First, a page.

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A royal gift

Sukhsvasti, M.C. Prasobsukh & A.C.S. of the Siam Chronicle Siamese-English Conversation. [Bangkok] [1936]
First edition, pp.96. A good copy in rather faded original wrappers. The wrappers are are creased, with several chips and tears broadly one centimetre in depth and a repaired tear that spans half the back cover. The head of the spine is missing a three centimetre long portion and the foot of the spine a one centimetre long portion. The text is in very good condition with only one or two minor tears to most pages. The last 5 pages are missing one centimetre or less of their top outer corner. Occasional pencil note in pages. Inscription in Thai, which translates as: "For Khun Eugenie, To give a souvenir, as we have worked in language together, and been acquainted to each other for a long time. Klin Thephasdin 14.1.85." The Thai year, 85 (2485) = 1942. Eugenie Henderson was a linguist specialising in Southeast Asian languages. Klin Thephasdin was from the Na Ayutthaya branch of the Thai Royal Family.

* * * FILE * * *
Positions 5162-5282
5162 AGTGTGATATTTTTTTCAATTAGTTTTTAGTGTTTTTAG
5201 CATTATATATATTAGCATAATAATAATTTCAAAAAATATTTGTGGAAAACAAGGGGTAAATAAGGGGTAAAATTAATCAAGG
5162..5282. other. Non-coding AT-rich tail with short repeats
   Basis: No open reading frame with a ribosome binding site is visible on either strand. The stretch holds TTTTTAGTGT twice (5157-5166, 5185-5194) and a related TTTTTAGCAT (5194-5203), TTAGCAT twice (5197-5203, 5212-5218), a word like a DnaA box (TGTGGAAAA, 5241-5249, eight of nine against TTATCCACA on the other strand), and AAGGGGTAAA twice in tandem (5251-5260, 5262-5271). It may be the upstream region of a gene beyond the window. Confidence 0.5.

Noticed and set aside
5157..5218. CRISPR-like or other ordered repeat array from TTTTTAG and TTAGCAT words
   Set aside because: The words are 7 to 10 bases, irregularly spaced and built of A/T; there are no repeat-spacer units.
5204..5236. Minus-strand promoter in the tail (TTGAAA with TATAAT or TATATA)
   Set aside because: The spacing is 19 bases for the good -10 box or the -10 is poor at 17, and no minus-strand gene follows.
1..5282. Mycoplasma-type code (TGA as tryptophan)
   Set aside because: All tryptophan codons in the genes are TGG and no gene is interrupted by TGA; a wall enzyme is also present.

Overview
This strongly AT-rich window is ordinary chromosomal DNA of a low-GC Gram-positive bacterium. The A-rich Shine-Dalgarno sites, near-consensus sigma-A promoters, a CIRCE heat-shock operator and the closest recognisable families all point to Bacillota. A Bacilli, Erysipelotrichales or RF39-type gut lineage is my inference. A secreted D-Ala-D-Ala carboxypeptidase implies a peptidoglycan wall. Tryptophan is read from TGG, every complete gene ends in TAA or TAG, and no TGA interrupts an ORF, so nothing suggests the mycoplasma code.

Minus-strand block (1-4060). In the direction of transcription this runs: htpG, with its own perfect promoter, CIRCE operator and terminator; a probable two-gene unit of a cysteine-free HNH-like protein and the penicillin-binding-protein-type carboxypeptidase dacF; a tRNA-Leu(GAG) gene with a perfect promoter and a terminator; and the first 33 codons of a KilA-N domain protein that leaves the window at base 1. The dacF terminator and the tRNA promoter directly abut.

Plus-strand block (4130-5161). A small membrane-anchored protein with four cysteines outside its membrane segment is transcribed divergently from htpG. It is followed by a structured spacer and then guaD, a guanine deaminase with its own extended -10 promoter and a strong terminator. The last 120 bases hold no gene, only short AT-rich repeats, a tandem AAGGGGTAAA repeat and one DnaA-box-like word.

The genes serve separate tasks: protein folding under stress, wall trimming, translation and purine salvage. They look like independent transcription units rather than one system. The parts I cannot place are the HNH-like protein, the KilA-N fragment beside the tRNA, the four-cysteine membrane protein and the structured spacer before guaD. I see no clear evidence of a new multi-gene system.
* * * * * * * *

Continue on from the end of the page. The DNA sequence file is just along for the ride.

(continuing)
An extraordinary collection of English phrases compiled by Thai teachers of English, with phrases they imagine an upper-class English traveller might use while visiting Thailand. The conversations involve distinctly Thai issues, such as complaining about the amount of "tricycles" on the roads. Mis-understandings of English custom abound. The main character, Boon Mee, boasts that he "got up at four... and have been sitting here waiting" to start a Sunday morning walk, and complains he cannot handle "hot stuffs" because "I have intestinal trouble". His patriotism is evident - when Chinese or foreign goods are mentioned he says "it can't beat the Siamese". His counterpart, Boon Ma, is the recipient of Boon Mee's many complaints and is often equipped with a witty retort, responding with "I'm no bird and I don't want any worm for breakfast" to Boon Mee's attempts at coaxing him out of bed. The Siam Chronicle appears regularly, as in: "Oh, what did you say? I was rather absorbed in the "Siam Chronicle,"" so it was probably the publisher. The use of underlining key phrases to aid the reader is sporadic, from the useful "Have dinner with me", through the surprisingly forthright "All girls have a tendency to be shy", to the odd English idiom such as "The more the merrier". What a British linguist was doing with a Thai Prince with military connections in wartime Bangkok remains a mystery.